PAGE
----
On the last episode I talked about the importance of research and what I want to do is dig deeper into that topic over this and the future episodes, too.
First of all, what are the key areas to research when you want to build a successful business and what kind of questions should you be asking…
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The Top 3 Areas To Research
These are important because when you actually love what you’re doing, everything gets easier – for you and for your clients. The results get better also, and that is after all what everyone wants, right? That’s what we’re paying for – not for the coaching or for a product but for the results those enable us to gain.
I published the Gold Medals & Marketing book on Kindle last week and there’s in fact a worksheet that’s asking these questions and so many more. Those questions will help you to really dig into this.
So here’s what you want to know, though it’s a big question:
Why does your business do what it does?
Next you must look at the marketplace:
What does the overall landscape look like, if you think about it as a city: Where do you spot the green grass, or at least some soil between the overly crowded skyscrapers?
And then you want to find out if there’s something you need to know about that spot.
Perhaps there are some special requirements to meet, licensing issues, constant neighborhood complaints, or maybe it’s actually a piece of rotten wasteland?
This all certainly applies to online business as well and you must figure out why the spot is vacant before you start building on it.
Studying your competition is definitely a part of this research, but make sure you’re looking at the right things. Instead of just studying their products inside and out you want to know their business model, how they differentiate, what makes them attractive to clients and most importantly:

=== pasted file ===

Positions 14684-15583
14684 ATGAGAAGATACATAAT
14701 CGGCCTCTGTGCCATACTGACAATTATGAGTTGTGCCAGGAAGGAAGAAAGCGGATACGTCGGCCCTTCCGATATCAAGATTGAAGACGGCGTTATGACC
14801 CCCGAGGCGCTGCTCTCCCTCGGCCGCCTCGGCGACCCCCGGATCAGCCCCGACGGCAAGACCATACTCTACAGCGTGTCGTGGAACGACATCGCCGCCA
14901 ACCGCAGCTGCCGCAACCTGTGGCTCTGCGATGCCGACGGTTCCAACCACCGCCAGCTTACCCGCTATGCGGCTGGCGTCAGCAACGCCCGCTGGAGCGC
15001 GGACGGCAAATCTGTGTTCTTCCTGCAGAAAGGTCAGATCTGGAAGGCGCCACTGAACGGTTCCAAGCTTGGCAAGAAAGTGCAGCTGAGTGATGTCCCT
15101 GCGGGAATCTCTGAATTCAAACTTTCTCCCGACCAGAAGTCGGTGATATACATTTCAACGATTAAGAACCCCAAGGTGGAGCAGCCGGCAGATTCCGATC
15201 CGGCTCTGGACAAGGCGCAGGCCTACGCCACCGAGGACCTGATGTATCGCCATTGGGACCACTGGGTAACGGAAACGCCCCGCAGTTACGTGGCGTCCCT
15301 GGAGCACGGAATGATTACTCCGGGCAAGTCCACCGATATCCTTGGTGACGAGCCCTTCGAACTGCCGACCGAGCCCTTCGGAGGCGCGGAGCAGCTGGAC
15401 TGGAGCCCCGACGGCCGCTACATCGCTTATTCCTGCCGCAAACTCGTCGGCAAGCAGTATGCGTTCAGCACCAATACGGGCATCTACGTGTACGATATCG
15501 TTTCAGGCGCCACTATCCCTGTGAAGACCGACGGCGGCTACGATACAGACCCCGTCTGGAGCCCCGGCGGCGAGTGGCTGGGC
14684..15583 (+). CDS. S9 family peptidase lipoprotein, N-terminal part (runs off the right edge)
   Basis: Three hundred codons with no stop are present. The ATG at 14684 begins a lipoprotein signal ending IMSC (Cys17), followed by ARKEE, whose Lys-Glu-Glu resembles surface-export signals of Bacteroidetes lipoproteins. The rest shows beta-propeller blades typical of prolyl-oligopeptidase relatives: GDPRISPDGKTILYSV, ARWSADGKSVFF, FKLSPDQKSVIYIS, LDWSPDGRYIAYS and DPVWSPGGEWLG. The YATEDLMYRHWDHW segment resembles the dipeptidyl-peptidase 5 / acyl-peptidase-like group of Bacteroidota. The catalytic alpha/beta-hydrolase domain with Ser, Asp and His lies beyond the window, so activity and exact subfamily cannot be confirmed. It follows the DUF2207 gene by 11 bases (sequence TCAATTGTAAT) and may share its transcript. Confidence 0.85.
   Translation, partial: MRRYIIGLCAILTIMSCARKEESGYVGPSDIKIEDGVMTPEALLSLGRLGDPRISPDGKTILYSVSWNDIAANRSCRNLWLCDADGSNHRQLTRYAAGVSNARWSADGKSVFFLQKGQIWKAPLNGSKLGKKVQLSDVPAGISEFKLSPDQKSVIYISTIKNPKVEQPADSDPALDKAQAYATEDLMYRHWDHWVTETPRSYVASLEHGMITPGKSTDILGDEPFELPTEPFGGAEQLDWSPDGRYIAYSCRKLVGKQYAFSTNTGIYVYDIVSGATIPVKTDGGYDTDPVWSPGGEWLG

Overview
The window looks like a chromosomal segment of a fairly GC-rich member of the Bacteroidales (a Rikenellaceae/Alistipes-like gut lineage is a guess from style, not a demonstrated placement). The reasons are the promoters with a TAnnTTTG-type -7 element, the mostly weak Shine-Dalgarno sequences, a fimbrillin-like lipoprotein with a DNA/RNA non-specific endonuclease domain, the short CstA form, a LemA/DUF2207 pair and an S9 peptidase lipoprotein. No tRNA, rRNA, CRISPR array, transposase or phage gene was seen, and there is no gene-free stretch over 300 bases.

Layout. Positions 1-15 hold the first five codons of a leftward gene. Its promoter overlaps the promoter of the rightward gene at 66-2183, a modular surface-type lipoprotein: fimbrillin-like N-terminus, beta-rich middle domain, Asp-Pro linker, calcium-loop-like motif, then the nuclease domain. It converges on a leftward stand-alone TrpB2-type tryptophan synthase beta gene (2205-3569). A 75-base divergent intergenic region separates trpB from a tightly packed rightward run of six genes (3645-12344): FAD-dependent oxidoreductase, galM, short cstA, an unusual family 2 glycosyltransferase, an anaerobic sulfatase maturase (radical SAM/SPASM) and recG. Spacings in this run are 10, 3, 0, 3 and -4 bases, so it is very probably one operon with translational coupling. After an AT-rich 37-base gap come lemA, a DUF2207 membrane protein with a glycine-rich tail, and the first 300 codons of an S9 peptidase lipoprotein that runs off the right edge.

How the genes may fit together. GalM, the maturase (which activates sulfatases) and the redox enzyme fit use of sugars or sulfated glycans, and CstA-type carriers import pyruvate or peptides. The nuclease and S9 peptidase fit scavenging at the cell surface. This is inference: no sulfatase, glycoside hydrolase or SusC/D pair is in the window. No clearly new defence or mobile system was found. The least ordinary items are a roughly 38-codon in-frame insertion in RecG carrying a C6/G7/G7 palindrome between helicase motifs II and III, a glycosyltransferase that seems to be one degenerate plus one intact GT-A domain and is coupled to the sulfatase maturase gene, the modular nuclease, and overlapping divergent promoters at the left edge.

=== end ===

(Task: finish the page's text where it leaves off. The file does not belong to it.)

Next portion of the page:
How could you turn your competition into an ally instead?
And then of course – well, this is if you already have a business:
What’s working and what’s not?
Where does the revenue generate from and what actions bring it in?
What is the sales conversion and the ROI?
What is the lifetime value of a customer?
You know, the biggest successes are not necessarily the best, most awesome and innovative products and services. Instead they are the ones that are marketed best.
Marketing as an industry rises a lot of opinions for and against. Some folks see it as sleaziness and they feel that it’s all about the money, and the money has the tendency to spoil all things good. You probably know some of these people.
What those people don’t realize is that marketing can also do a lot of good. Basically it’s just about explaining the possibilities and benefits of the matter or the cause, instead of just stating the facts, because not all people understand the consequences of a fact unless someone explains it to them.
The way of the world these days is that money is involved with pretty much everything – one way or another. We cannot really help that, can we.
But what we CAN do is to use what we know to make a difference.
For instance a while ago I wrote a marketing letter to a board that was deciding on whether to close a school or keep it open because of some funding issues.
For now that awesome little school is safe and the kids who go there have a wonderful environment that supports their growth. This was because I explained in that letter all the threads they would face if the school gets closed: Health issues, environmental hazards caused by the increasing traffic and so on. (Obviously I can’t take all the credit, but definitely some of it!)
Long term effects from short term savings. Those would actually cost a lot more in the long term than what they were thinking to save now.
I did this even though I don’t even have kids and I really had nothing to gain there. But I felt it was just really important, besides there were so many reasonable grounds to back it up, only someone needed to put them in writing.
What I wanted to say with this story is that if your list of strengths does not include marketing, you should do something about it. Either you learn how to do it or you pay someone else who can help you. But you have to embrace it, not despise it, because every business success depends on it, that, and the ability to sell your products and services.
Right now I want to leave you with another big, often quite difficult question to answer:
Why will your business be successful?
If you have the answer already, great! If you don’t, you should do some research.